Dyson Cleans Up

Sir John Dyson has been appointed to the Supreme Court. He will be promoted from the Court of Appeal at the start of the new term on April 13.

This strikes me as an excellent appointment and one that is long overdue. The vacancy that Lord Justice Dyson is filling was confirmed as long ago as last July, when Lord Neuberger was appointed Master of the Rolls.

When I published the names of the four shortlisted candidates, shortly after they had been interviewed on January 23, I tipped Lord Justice Dyson as the favourite. What I cannot understand is why it should have taken two months to confirm the selection panel’s choice.

Dyson, 66, was runner-up in the previous round of appointments to the Supreme Court. He also came a close second when Neuberger was chosen as head of civil justice.

With his broad commercial experience, Dyson will fit well into the Supreme Court. A charming, courteous family man and a first-rate pianist, Dyson thinks deeply but is never pompous or overbearing.

He will be the first member of the court not to become a peer on appointment. Long ago, I was told that future members of the Supreme Court would be given the honorary title of “Lord”, like judges of the Court of Session in Scotland. But I have seen no announcement to this effect. Surely the Queen must have given her approval by now?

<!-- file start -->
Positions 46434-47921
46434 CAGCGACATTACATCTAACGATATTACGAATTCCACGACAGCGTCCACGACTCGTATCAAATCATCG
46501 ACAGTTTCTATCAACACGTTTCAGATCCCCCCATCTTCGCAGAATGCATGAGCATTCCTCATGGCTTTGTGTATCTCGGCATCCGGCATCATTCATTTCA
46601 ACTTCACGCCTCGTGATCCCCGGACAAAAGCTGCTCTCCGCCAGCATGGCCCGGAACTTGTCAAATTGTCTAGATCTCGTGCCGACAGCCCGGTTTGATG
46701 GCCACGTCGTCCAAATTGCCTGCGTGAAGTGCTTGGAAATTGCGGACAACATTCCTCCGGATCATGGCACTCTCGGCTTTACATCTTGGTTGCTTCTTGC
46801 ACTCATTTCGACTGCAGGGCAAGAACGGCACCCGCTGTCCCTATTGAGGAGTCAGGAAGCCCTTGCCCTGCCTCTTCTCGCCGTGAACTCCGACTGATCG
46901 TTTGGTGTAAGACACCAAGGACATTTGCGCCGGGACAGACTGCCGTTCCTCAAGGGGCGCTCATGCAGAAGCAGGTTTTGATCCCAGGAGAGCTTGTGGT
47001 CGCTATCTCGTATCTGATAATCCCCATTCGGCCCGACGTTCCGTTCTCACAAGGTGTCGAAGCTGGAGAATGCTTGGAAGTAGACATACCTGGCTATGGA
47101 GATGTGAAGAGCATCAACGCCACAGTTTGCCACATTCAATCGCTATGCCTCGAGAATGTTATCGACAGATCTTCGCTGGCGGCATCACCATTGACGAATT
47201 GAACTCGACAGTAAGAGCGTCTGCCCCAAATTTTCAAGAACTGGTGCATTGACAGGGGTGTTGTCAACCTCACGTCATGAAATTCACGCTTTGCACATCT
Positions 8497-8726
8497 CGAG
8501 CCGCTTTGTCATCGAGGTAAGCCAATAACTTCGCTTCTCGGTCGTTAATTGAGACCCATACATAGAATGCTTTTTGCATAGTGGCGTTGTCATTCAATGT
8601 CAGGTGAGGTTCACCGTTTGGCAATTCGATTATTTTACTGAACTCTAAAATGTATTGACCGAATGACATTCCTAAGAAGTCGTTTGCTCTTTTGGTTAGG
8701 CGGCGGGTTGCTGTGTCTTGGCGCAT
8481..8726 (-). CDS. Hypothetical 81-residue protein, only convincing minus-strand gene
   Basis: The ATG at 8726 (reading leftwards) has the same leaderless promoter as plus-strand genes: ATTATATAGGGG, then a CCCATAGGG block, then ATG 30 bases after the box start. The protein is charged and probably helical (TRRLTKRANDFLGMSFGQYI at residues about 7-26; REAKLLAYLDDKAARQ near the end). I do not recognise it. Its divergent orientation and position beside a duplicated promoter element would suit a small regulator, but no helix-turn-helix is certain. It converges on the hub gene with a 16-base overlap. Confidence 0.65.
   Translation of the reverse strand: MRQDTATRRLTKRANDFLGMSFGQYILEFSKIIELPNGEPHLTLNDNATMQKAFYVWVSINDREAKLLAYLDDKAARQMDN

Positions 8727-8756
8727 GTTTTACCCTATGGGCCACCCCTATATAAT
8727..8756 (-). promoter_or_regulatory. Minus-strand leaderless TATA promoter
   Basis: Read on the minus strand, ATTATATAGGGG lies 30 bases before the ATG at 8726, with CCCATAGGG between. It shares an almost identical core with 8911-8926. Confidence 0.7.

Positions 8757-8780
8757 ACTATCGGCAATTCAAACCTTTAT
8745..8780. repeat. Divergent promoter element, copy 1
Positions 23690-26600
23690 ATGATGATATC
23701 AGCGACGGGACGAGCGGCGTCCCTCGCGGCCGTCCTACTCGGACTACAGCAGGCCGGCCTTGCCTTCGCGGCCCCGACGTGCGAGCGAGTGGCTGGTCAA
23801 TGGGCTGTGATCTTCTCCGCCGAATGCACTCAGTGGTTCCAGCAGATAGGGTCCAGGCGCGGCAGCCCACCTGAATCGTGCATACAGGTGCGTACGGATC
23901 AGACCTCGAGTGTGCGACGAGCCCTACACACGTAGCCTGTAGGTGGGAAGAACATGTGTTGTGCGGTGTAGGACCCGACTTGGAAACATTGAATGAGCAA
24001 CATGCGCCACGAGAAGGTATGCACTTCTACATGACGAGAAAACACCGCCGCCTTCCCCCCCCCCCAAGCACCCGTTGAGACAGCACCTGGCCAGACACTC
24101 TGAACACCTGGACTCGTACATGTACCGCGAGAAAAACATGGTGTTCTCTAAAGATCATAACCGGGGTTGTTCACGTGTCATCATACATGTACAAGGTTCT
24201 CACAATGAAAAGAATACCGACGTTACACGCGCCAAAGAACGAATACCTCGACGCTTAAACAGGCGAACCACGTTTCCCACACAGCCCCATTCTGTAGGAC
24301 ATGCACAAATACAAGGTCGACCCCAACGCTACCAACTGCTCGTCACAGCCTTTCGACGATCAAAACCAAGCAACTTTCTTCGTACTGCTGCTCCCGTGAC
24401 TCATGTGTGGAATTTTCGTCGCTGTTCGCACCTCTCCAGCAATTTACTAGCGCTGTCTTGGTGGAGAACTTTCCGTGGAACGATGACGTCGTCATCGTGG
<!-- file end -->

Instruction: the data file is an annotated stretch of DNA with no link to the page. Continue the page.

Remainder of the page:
Uodate: Some more-than-usually bland comments were issued by the Supreme Court this afternoon.

Lord Phillips, president of the Supreme Court said:

I welcome the announcement of  Sir John Dyson’s appointment as a Justice of the Supreme Court – the second Justice to be appointed direct to the Court since our opening last October.

I much enjoyed working with Sir John in the Court of Appeal (England & Wales) and have great admiration for his abilities.  I and all the Justices look forward to working with him here.

Lord Justice Dyson said:

I am honoured and delighted to be appointed as a Justice of the Supreme Court and am excited by the challenge of joining such a distinguished court and the prospect of deciding the most important legal issues of the day.

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